The system not only demonstrates our impact to meet reporting and accountability requirements, but it ensures adaptive project management. In other words, the system monitors and measures the progress of the project’s interventions to report results and, above all, to make informed decisions and take corrective actions based on the evidence provided by the MRM system.
Michael Fink: Streamlining an MRM system across a diverse set of projects in almost 40 different countries has been challenging and still is. However, we are addressing this through regularly updated MRM Guidelines available in three languages, an internal Community of Practice for colleagues to exchange their knowledge and experiences globally as well as MRM advisors supporting the projects in the field.
Wiebe Vos: When we started introducing our current Swisscontact MRM System in the field, one of the challenges was to convince all project team members that they should get involved in the functioning of the MRM System. Previously, MRM was regarded as the sole task of an MRM person, but now in order to meet the purpose of adaptive management, all team members need to get involved – in the measurement itself and primarily in analysing results and applying learnings – while being led by the Project Manager. This required a shift in thinking and in ways of working for the teams, which fortunately has become quite normal now for those that experienced reaping the rewards of adaptive management.
Culturally, it is not always easy to change the way people are used to working. For instance, as well-respected technical experts in their field, intervention managers are mostly used to doing a great technical job. They are, however, not used to making more strategic decisions on which intervention strategies result in the highest impact. Nevertheless, when they do get involved, they usually enjoy it a lot and they are even more motivated to succeed in their interventions.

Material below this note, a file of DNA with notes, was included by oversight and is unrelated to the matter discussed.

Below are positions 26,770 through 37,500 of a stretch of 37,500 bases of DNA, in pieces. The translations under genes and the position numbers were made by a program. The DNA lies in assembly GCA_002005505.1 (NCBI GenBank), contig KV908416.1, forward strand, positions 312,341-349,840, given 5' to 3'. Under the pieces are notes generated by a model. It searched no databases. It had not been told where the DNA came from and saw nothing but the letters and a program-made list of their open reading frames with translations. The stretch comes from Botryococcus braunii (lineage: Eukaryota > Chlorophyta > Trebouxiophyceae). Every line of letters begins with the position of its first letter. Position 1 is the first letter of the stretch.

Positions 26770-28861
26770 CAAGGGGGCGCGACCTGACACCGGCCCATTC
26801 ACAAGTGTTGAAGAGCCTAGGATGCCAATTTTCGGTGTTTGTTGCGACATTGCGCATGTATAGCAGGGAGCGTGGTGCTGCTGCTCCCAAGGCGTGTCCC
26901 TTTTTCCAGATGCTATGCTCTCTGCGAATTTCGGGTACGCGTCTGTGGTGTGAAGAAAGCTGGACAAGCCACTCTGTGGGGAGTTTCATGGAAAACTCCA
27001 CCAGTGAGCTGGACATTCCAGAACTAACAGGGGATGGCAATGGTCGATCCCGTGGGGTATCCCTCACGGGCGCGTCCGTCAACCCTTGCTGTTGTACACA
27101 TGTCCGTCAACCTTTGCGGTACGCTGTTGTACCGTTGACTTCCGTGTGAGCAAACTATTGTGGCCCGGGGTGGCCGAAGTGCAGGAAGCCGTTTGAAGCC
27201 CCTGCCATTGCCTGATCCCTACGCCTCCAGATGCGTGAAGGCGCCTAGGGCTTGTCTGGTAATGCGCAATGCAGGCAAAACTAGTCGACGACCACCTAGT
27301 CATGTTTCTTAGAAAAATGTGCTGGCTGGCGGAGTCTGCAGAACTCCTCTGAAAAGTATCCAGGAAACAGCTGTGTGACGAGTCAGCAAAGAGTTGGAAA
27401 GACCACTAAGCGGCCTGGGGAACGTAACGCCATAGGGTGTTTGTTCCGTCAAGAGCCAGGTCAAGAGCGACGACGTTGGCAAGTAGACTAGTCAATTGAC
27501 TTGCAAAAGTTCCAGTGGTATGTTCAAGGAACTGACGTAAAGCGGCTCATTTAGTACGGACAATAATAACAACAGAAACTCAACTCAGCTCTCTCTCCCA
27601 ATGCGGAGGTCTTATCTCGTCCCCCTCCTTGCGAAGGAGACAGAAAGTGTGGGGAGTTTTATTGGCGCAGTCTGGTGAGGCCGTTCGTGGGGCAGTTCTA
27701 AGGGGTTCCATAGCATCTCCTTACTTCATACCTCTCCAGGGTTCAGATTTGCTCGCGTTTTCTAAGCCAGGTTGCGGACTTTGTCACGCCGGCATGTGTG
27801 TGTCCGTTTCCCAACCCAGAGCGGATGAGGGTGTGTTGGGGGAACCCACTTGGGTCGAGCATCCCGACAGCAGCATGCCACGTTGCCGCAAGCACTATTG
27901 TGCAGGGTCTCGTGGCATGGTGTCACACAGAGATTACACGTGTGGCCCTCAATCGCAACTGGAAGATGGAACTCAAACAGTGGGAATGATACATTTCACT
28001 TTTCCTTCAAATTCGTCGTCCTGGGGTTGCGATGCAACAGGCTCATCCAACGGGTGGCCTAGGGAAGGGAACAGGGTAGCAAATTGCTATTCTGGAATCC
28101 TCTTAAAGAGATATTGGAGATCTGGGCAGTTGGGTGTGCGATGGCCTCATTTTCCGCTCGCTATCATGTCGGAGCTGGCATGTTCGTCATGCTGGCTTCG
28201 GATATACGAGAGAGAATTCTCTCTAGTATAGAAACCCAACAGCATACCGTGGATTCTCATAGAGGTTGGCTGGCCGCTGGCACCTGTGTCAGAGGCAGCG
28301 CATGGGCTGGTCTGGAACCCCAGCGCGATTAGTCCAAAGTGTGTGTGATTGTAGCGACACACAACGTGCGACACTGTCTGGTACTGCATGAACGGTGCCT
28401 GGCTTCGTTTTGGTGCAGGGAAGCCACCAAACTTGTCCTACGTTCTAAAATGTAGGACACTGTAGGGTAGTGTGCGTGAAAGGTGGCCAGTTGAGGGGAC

Wiebe Vos: Our MRM system is aligned with international best practices such as the DCED standard and several of our projects have achieved high scores in DCED audits. This strengthened our positioning among donors and partners as a results-oriented implementer that provides credible results.
Wiebe Vos: The concrete benefit for the projects is generating better results and more impact with their project budgets. The idea is to invest in those interventions that have shown evidence to work out well. Most interventions do not work out exactly as you expected them to at the start of the project. Consequently, they almost always have to be adjusted, and in order to be able to adapt well, one has to measure the progress at an early stage. For example, in the Inclusive Markets project in Bolivia, they designed an intervention to promote biological fertilizers for the cultivation of quinoa by smallholder farmers in the Andes. The idea proved to be a win-win situation: the intervention was both good for the environment and good for sales, as biological quinoa is in demand. What they did not take into account in the beginning, however, was that so far, these biological inputs had been sold merely to bigger farming companies rather than smallholders. When they measured the initial results of the intervention, they realised that it was difficult for smallholders to make a profit because of the costs of the biological inputs. On these grounds, they made an important adaptation: together with the suppliers of the biological inputs they designed smaller packages of the product, better adapted to the needs of the smaller-sized farmlands of the smallholders. Now the smallholder farmers are happy that they can combine doing good for the environment with making a profit out of their quinoa cultivation.